Dynamic Evaluation of the Cervical Spine and the Spinal Cord of Symptomatic Patients Using a Kinetic Magnetic Resonance Imaging Technique

Chengjie Xiong, Michael D. Daubs, Trevor P. Scott, Kevin H. Phan, Akinobu Suzuki, Monchai Ruangchainikom, Allison K. Roe, Bayan Aghdasi, Yanlin Tan, Jeffrey C. Wang

Research output: Contribution to journalArticlepeer-review

6 Scopus citations


Purpose: The purpose of this study was to examine the movement of the spinal cord and its relationship to the spinal canal in patients with mild spondylosis using kinetic magnetic resonance imaging (kMRI). Methods: Weight-bearing, multiposition kMRI was performed on symptomatic patients through a full range of flexion-extension. A total of 52 study patients were selected based on the C2-C7 Cobb angle of sagittal alignment: Lordotic (from 30 to 45 degrees). We evaluated dynamic changes in different parameters from flexion-extension: Spinal canal diameter (CD), spinal cord diameter (SCD), space available for the cord, anterior space available for the cord (ASAC), posterior space available for the cord (PSAC), average distance between the anterior canal and the cord (d-value), and global angle for the spinal canal and cord. Results: The CD tended to decrease from flexion to extension from C3/C4 to C6/C7, however, there were no significant differences at the proximal and distal levels, C2/C3 and C7/T1. There were no significant differences of SCD between different postures. The SCD tended to decrease from C2/C3 to C7/T1. The ASAC followed the same pattern as CD-values. The ASAC was narrowest at C4/C5 and C5/C6. The PSAC tended to increase from C2/C3 to C7/T1. The spinal cord shifted anteriorly with extension and posteriorly with flexion. In addition, the spinal cord maintained its curve with the movement. Conclusions: The kinematics of spinal cord motion may be associated with the pathogenesis of cervical spondylotic myelopathy. However, the spinal cord maintains its curve with position changes. Consequently, different motions of the cervical spine may affect spinal cord migration and cause changes in ASAC and PSAC.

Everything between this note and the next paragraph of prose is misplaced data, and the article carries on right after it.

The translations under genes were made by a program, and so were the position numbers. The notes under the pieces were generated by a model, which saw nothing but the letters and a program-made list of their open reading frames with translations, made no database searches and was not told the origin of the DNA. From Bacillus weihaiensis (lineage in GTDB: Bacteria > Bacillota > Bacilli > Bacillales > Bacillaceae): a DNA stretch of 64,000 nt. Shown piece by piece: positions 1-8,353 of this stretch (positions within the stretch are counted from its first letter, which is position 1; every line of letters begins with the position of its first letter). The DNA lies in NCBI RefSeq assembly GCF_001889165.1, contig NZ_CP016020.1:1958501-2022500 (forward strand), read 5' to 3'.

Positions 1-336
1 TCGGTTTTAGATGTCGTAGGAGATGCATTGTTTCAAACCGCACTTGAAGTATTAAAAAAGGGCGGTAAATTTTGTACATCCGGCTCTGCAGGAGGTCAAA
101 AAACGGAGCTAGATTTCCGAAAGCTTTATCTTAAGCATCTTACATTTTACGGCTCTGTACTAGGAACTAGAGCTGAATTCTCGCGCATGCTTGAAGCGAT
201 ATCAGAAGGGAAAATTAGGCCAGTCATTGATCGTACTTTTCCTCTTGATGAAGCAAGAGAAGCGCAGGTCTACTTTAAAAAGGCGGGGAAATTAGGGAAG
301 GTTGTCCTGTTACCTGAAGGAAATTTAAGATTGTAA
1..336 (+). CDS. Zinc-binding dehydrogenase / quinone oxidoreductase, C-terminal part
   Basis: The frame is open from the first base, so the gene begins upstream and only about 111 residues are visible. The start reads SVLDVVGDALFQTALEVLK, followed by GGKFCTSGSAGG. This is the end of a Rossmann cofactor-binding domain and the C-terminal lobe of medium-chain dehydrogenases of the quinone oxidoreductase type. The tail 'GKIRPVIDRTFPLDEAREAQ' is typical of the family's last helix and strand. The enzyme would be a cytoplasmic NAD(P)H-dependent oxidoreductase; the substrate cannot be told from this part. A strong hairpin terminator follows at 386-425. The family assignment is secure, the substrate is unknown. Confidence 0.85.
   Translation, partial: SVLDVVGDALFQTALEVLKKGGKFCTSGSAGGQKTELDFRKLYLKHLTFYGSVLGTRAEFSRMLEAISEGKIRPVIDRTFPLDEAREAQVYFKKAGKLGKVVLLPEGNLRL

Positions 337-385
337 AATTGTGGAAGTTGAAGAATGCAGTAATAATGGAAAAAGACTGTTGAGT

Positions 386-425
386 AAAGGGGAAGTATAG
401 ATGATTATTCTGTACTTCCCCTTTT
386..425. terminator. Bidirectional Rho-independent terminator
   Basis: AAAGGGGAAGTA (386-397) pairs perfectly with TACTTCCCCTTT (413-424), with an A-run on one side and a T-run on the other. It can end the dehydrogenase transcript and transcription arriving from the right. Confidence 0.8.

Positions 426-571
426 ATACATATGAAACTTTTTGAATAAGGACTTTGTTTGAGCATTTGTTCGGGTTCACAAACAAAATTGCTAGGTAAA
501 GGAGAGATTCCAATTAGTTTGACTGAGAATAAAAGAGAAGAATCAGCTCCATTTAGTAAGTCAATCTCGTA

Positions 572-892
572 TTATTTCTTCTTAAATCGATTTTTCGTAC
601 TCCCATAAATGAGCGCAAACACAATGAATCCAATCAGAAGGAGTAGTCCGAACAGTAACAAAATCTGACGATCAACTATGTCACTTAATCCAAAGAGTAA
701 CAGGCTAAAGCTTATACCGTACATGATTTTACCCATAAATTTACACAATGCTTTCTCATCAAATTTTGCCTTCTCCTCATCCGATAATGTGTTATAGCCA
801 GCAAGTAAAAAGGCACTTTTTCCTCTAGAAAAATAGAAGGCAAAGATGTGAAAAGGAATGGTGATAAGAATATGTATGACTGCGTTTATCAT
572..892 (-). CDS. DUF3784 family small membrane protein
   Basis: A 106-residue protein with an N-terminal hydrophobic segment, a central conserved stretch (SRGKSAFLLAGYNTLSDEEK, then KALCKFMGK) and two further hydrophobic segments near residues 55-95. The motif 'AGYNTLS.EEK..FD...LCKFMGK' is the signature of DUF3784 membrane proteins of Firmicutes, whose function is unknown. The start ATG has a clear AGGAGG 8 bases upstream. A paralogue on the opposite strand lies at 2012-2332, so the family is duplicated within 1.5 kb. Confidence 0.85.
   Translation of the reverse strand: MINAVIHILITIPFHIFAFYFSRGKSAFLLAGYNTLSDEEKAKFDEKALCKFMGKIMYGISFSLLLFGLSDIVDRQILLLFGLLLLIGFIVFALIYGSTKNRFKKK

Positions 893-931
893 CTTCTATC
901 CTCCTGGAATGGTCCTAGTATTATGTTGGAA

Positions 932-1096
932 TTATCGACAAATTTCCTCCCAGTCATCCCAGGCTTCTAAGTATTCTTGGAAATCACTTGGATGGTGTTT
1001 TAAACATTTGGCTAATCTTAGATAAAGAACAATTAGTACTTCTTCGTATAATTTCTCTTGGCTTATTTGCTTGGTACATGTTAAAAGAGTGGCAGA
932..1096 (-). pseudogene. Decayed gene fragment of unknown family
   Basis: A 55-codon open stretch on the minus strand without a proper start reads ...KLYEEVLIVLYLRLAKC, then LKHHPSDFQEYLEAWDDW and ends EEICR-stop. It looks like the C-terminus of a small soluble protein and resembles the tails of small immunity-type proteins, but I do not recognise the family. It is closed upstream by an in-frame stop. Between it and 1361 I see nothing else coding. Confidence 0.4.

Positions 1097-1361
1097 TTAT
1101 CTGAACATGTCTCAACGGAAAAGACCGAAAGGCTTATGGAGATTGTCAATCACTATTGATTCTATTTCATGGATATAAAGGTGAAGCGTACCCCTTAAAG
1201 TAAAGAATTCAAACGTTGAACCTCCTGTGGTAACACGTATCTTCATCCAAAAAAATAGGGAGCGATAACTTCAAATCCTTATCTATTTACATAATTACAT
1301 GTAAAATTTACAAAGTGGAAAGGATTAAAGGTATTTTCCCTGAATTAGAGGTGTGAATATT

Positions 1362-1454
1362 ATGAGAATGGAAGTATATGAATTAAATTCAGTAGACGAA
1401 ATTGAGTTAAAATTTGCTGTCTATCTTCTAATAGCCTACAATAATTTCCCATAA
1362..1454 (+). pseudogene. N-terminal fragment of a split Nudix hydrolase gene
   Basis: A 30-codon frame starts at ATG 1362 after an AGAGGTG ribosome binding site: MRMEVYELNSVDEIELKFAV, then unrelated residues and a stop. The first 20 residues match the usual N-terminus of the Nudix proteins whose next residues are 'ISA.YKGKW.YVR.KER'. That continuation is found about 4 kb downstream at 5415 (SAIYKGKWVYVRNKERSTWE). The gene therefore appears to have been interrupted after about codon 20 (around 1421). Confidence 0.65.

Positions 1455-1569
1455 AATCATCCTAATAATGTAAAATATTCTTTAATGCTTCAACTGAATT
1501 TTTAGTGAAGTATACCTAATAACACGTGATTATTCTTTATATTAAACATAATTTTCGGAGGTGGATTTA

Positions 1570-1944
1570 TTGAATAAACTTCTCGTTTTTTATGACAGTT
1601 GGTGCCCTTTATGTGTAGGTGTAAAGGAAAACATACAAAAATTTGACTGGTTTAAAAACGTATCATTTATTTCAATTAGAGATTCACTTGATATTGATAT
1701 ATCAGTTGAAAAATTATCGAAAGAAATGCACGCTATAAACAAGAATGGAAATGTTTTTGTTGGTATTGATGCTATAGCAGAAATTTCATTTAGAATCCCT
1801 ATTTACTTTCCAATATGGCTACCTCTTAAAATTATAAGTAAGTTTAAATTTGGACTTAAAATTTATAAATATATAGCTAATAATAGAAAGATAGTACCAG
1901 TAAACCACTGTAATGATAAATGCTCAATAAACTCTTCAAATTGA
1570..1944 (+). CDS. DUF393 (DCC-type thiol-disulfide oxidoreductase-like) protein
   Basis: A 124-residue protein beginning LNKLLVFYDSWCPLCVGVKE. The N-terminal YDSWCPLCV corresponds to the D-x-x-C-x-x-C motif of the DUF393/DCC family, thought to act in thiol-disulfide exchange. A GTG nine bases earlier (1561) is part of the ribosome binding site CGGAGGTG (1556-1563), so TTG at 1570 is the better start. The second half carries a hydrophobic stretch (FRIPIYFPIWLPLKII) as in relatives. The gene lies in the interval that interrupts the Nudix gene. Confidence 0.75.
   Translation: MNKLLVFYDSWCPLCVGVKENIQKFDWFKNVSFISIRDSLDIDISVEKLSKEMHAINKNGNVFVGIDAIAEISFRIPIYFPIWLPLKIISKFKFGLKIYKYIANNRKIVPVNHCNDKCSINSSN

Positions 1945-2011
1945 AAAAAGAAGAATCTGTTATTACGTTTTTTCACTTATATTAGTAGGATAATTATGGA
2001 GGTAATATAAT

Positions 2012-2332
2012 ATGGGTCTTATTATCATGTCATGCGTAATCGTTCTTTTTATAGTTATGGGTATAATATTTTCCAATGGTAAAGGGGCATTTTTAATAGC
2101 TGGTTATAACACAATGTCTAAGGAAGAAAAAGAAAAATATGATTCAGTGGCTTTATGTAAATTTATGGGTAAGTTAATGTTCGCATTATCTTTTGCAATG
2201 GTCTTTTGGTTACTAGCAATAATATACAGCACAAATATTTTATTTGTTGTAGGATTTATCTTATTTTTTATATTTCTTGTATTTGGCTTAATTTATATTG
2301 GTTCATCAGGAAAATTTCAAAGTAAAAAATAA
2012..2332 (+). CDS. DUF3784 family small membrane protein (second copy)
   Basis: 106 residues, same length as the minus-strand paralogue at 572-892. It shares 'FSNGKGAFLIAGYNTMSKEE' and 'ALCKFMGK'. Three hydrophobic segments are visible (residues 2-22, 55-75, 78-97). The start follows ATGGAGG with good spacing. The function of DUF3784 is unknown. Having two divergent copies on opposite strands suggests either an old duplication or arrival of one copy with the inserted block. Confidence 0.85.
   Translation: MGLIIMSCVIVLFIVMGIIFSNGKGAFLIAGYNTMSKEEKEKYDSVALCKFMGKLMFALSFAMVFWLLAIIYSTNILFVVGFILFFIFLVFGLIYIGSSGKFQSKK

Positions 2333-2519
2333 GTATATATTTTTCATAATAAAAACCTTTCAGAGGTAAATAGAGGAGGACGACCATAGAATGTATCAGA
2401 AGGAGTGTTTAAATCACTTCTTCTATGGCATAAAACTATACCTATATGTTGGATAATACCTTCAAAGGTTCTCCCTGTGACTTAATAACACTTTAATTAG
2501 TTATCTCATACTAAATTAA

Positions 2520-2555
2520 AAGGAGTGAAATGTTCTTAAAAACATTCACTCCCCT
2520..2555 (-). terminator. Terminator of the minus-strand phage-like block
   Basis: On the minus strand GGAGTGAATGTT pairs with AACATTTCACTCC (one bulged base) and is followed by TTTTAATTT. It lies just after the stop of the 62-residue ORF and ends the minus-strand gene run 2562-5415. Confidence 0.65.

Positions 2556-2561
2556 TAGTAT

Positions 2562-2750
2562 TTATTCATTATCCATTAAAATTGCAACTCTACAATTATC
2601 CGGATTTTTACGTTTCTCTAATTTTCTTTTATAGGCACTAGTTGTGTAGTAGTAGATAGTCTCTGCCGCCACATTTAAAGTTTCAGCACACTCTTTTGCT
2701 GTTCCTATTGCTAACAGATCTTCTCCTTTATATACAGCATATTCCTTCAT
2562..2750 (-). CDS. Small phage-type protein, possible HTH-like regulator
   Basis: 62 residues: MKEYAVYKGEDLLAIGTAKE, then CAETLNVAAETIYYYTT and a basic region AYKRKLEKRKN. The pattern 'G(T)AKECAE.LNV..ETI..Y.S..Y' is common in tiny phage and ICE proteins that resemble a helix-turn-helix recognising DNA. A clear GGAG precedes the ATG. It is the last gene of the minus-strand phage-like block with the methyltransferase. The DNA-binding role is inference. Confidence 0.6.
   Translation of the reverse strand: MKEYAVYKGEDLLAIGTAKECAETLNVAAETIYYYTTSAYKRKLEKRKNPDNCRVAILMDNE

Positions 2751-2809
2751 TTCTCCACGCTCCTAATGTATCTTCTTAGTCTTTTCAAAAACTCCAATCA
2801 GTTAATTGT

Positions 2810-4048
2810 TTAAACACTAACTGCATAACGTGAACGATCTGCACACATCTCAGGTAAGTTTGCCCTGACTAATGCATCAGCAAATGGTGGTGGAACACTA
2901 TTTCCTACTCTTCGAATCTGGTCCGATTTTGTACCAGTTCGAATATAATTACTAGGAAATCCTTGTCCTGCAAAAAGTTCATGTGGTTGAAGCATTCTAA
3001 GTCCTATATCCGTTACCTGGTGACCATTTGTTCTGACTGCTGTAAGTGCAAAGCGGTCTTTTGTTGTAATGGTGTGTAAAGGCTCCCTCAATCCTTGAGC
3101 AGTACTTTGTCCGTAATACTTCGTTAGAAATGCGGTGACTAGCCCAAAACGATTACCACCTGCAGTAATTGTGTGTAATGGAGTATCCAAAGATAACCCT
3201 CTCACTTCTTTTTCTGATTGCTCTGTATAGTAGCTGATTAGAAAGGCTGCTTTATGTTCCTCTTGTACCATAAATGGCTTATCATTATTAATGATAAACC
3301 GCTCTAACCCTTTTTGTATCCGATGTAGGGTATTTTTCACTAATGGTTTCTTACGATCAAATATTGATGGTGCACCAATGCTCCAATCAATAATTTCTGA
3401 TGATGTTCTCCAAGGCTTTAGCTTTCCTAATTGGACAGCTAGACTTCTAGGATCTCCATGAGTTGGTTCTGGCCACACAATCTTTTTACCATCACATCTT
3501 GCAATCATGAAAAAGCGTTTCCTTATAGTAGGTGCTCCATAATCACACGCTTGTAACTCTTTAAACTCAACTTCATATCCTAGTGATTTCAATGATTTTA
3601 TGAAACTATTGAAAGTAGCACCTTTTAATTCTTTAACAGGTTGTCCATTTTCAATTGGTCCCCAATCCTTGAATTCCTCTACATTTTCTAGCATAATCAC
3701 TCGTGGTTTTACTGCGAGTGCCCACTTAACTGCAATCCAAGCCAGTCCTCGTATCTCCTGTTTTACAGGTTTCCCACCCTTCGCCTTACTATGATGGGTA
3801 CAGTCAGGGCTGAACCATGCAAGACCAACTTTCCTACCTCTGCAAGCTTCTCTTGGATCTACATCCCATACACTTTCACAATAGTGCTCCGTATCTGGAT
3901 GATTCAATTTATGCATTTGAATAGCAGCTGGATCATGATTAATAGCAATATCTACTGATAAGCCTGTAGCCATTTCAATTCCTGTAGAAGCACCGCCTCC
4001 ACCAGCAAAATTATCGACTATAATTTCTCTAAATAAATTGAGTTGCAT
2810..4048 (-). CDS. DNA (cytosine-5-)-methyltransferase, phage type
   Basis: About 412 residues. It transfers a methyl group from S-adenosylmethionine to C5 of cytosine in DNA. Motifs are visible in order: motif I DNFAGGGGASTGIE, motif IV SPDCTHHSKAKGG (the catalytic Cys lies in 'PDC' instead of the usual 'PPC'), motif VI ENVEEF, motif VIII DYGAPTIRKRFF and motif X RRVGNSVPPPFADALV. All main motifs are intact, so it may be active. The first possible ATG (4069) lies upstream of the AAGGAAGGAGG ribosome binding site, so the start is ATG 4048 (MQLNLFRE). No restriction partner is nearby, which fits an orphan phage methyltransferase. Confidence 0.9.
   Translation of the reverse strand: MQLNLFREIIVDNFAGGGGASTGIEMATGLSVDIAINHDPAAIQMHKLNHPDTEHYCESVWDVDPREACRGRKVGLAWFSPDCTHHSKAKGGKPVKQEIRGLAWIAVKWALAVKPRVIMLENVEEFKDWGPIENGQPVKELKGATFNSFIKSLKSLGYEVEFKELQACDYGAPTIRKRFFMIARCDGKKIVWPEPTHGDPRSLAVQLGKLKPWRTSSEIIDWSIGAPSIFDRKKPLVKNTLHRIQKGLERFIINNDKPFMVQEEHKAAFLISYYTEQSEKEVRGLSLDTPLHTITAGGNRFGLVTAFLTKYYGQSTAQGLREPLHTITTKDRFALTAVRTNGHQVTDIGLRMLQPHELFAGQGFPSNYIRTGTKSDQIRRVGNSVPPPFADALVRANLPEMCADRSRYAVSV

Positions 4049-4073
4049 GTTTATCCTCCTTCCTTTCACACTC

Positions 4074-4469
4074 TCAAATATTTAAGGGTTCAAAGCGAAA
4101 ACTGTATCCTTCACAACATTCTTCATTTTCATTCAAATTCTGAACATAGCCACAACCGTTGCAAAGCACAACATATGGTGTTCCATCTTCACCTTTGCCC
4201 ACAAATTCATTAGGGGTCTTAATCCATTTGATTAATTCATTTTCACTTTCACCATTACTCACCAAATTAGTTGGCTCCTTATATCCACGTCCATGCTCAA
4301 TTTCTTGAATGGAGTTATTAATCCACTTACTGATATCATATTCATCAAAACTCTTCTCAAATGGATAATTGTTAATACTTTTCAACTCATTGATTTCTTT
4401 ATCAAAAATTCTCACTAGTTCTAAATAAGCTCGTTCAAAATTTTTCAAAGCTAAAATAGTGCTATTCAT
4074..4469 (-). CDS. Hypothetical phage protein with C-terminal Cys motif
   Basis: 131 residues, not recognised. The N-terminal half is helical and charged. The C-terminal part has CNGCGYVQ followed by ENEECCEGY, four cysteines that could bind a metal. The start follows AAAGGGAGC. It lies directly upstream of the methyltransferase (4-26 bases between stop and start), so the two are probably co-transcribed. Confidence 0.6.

Original languageEnglish (US)
Pages (from-to)E1149-E1155
JournalClinical Spine Surgery
Issue number8
StatePublished - 2017
Externally publishedYes


  • cervical spine
  • kMRI
  • spinal canal
  • spinal cord
  • spondylosis

ASJC Scopus subject areas

  • Surgery
  • Orthopedics and Sports Medicine
  • Clinical Neurology


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